A LIVING CONSTITUTION
The U.S. Constitution: Does it stand the test of time?
In 1835, less than half a century after the ratification of the U.S. Constitution, Alexis de TocqueviUe observed in his famous book, Democracy in America, "...The social state of America is a very strange phenomenon. Men there are nearer equality in wealth and mental endowments ... than in any other country of the world or in any other age or recorded history."1 Indeed, by Tocqueville's time, America had already begun to live up to the legacy that the Founding Fathers had ardently expressed in the Constitution: that America be the exemplar of freedom and equality. Today, America continues to grow and prosper from these ideals of democratic governance. And in so doing, the Constitution lives on as it regulates and adapts to new generations and new ideas.
Much of the Constitution's flexibility can be attributed to the elastic clause (Article I, Section 8), which gives Congress the power to make all laws that are "necessary and proper" to carry out the laws explicitly listed in the Constitution. Such implied powers allow Congress not to be limited solely to the expressed powers of the Constitution and have been used throughout history as a means to adapt to a rapidly changing culture. For example, in the landmark case, McCulloch v. Maryland (1819), the controversy regarding whether Congress had the power to charter a bank was brought to the forefront.2 Albeit the Constitution made no explicit reference to a national bank, Marshall declared that chartering a bank was among the implied powers of Congress "necessary and proper for carrying into execution the foregoing powers [such as taxation borrowing money, and regulating commerce],"3 thus allowing the Constitution to evolve along with the changing needs of the nation.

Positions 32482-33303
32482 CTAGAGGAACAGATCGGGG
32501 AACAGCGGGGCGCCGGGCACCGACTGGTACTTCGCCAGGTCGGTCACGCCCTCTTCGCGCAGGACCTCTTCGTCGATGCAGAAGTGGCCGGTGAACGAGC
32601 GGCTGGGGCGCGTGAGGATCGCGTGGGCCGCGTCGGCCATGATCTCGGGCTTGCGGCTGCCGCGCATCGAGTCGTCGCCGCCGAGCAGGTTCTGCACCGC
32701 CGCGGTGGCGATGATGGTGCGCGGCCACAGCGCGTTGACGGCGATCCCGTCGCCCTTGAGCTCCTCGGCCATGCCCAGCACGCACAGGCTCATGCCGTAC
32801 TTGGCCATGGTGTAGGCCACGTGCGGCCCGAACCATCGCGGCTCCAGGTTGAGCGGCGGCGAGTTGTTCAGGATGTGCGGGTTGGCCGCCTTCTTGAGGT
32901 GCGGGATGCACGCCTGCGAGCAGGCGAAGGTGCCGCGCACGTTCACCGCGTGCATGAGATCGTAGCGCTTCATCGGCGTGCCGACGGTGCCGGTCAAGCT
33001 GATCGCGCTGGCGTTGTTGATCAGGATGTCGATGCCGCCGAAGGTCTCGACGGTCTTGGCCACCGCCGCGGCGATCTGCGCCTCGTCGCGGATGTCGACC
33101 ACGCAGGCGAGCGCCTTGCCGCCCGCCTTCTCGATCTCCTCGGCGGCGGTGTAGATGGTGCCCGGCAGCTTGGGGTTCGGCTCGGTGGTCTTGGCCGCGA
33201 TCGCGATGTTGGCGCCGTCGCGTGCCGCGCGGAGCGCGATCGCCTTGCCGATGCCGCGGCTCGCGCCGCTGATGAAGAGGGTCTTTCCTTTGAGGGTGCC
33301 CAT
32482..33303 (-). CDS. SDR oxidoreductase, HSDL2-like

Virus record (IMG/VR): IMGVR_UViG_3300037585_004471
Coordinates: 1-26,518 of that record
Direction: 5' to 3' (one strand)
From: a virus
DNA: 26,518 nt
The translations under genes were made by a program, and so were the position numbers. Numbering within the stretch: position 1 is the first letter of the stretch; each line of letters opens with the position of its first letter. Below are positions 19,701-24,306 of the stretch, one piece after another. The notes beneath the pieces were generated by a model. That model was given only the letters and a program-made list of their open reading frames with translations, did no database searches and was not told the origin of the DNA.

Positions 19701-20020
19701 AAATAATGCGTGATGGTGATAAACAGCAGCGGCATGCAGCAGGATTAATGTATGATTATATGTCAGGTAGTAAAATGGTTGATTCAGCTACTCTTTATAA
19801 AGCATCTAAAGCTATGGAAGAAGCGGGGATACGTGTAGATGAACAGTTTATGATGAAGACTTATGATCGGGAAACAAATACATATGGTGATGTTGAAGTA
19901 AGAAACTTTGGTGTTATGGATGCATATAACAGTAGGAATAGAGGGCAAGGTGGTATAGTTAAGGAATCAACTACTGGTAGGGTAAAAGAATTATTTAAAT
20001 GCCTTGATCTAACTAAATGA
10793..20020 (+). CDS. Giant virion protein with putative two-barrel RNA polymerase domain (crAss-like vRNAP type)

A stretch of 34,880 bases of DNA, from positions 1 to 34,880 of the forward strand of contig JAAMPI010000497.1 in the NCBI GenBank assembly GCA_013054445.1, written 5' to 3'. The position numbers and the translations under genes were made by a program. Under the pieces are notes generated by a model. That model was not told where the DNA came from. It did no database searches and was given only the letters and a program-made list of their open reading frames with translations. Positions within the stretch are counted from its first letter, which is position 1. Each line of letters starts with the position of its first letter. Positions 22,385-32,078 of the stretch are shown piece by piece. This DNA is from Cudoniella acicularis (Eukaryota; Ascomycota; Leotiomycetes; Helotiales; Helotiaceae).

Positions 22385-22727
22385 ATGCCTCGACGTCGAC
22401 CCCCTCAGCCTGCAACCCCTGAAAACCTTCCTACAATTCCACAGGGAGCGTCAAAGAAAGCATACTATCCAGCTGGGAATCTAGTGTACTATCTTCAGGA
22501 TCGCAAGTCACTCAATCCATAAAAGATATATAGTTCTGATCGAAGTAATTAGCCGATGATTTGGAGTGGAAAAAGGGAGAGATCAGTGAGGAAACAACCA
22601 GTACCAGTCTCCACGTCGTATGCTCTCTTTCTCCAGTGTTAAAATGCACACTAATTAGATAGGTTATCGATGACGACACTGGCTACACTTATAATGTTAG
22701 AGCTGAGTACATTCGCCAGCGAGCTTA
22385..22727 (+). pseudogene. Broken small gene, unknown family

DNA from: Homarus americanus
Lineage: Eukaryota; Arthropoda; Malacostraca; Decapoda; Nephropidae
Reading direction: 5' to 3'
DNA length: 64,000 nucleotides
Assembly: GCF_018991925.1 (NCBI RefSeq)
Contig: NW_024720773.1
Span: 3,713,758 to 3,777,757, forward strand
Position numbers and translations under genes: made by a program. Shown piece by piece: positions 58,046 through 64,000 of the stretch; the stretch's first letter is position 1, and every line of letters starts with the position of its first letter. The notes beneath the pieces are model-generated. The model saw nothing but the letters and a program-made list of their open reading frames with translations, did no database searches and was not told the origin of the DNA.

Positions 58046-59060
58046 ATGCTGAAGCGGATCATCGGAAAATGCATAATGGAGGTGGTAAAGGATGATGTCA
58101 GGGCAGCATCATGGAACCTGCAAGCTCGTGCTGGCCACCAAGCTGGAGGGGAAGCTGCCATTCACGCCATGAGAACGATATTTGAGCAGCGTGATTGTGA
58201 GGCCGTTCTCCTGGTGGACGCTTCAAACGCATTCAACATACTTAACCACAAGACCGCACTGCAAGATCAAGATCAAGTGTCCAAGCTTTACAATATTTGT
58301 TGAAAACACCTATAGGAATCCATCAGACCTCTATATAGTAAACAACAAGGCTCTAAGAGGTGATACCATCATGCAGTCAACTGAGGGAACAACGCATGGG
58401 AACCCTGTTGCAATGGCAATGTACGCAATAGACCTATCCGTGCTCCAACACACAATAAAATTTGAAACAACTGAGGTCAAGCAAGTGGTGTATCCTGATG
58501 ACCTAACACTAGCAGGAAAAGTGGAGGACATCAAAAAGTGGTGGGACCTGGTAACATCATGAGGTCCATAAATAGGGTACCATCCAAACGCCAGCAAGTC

Another means by which the Constitution lives through today is the amendment process. As James Madison explained, "It guards equally against that extreme facility which would render the Constitution too mutable; and that extreme difficulty which might perpetuate its discovered faults."4 The first ten amendments are known as the Bill of Rights, which were added to the Constitution to "reassure the people that the vastly strengthened federal government would not oppress them and to secure individual rights for the long term."5 For example, Amendment I guarantees the freedoms of religion, speech, press, assembly, and petition. Other amendments include the abolition of slavery (Amendment XIII); the rights of citizens, including due process of law and equal protection under the law (Amendment XIV); and women's suffrage (Amendment XIX). Some amendments reflect issues unheard of at the time that the Constitution was ratified, but that became prominent as the country and society progressed. For example, Amendment XXVI, ratified in 1971, lowered the voting age from 21 to 18 after people complained during Vietnam that if they could be drafted into the army at age...